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LEGO Group looks to build greener supply chain

LEGO Group looks to build greener supply chain

LEGO Group has this week published a new set of environmental goals as it seeks to reduce the carbon footprint of its supply chain and move towards sourcing 100 per cent of its power from renewable sources.

The iconic toy manufacturer announced that it has inked a new partnership with the WWF Climate Savers Programme that will see the two organisations work together on a host of new green projects.

Most notably, the company said it would work with WWF to undertake a series of pilot projects with suppliers to reduce their carbon emissions and announced plans for a new strategy to enhance its resource efficiency and increase the use of renewable and recyclable materials.

It also pledged to reduce the amount of energy it takes to produce one tonne of LEGO products by at least 10 per cent by 2016, against a 2012 baseline, and committed to producing more renewable energy than the company uses in its facilities by 2016, effectively making it a 100 per cent renewables organisation.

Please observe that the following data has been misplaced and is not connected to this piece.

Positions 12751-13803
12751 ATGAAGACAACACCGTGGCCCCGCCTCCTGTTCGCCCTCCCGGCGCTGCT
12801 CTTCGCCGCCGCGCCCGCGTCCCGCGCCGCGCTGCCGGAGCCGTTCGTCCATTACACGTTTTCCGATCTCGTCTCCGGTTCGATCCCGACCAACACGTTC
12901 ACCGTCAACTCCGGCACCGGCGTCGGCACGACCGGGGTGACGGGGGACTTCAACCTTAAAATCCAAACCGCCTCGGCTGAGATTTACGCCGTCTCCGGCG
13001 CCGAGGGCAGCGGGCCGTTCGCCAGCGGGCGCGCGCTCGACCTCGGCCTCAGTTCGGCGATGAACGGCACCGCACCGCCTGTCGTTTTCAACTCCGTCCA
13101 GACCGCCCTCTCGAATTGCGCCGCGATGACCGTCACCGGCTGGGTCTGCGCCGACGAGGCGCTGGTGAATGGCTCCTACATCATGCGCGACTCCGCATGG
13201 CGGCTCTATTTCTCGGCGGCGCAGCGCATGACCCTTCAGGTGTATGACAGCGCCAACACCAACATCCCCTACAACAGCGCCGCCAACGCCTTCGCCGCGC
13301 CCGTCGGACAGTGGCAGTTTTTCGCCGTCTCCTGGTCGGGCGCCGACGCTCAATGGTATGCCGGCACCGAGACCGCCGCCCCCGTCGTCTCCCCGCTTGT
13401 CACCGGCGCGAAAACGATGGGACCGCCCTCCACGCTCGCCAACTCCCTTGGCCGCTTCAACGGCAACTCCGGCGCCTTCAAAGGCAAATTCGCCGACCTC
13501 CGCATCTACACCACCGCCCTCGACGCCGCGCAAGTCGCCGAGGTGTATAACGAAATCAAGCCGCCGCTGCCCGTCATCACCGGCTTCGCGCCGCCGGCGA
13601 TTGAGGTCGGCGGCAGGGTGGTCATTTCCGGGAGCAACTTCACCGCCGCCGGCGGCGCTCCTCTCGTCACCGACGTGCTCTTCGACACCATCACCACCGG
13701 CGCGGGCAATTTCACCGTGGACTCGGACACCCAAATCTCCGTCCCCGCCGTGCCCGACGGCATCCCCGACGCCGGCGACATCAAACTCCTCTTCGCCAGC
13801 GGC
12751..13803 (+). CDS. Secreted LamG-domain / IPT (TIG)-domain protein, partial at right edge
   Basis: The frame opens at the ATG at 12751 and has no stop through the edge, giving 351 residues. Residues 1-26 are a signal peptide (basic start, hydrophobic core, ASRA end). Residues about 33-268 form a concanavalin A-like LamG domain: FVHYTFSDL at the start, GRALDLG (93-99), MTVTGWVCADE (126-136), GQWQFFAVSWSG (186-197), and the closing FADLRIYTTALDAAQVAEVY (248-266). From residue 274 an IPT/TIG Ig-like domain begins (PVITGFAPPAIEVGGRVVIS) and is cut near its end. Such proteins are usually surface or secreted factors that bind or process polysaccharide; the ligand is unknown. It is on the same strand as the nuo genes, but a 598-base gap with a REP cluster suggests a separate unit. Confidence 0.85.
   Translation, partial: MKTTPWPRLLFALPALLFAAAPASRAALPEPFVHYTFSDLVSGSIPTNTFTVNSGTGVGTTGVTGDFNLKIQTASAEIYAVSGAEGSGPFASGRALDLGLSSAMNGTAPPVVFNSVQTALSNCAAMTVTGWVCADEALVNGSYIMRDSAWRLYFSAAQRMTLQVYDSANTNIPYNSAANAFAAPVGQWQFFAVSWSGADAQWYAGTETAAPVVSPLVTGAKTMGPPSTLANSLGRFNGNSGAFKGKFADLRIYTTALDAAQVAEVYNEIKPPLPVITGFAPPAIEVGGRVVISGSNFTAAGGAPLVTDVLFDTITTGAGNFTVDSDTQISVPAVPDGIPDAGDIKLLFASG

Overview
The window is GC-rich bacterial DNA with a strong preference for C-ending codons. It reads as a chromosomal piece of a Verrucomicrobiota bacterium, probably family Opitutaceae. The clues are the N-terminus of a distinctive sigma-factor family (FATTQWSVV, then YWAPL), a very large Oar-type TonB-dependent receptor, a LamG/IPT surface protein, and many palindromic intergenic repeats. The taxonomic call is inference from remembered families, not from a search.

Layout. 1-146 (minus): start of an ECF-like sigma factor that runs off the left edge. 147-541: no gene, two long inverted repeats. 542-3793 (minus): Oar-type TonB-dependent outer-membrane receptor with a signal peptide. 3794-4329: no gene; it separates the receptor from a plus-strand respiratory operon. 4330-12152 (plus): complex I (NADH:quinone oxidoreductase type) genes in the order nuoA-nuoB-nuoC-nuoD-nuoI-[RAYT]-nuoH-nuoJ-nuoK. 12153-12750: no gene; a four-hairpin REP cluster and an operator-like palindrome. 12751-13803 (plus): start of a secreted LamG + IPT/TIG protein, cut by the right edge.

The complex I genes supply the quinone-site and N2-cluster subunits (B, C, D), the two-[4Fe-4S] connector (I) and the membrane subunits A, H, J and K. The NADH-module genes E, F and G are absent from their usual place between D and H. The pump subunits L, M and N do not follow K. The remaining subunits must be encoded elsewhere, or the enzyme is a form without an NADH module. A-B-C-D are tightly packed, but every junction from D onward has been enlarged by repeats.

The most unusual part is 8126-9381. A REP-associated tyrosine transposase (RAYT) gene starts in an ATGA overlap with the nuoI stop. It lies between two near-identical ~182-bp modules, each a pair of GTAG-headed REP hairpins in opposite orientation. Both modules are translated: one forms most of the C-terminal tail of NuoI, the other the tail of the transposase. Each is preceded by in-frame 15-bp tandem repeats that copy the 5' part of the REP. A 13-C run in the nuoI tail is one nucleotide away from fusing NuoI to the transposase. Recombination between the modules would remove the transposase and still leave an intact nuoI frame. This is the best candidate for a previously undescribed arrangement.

"We have experienced strong growth for eight consecutive years and, as we grow, we are becoming increasingly aware of the impact we leave on the planet," said LEGO Group's CEO, Jørgen Vig Knudstorp, in a statement. "Partnering with WWF is an important step in our efforts to get the best out of our sustainability initiatives. We are proud to contribute to WWF's overall vision of 100 per cent renewable energy by 2050 and already now they have played a part in the targets we have set - and how we can achieve them."

Robbert Stecher, senior vice president for corporate affairs at the LEGO Group, said that much of the focus of the partnership would be on tackling supply chain emissions that account for 90 per cent of the company's total carbon footprint.

"If we are able to inspire and enable our supply chain to also achieve a reduction in their production at a similar level [to that planned by LEGO], the total emissions would be reduced by 100,000 tonnes," he said in a statement. "Such a reduction would be equivalent to taking approximately 28,000 cars off the streets. We feel that it is natural to engage in a closer dialogue with our suppliers so that, together, we can join forces to reduce the carbon emissions and collaborate on a common goal of making a positive impact on the environment and society at large."


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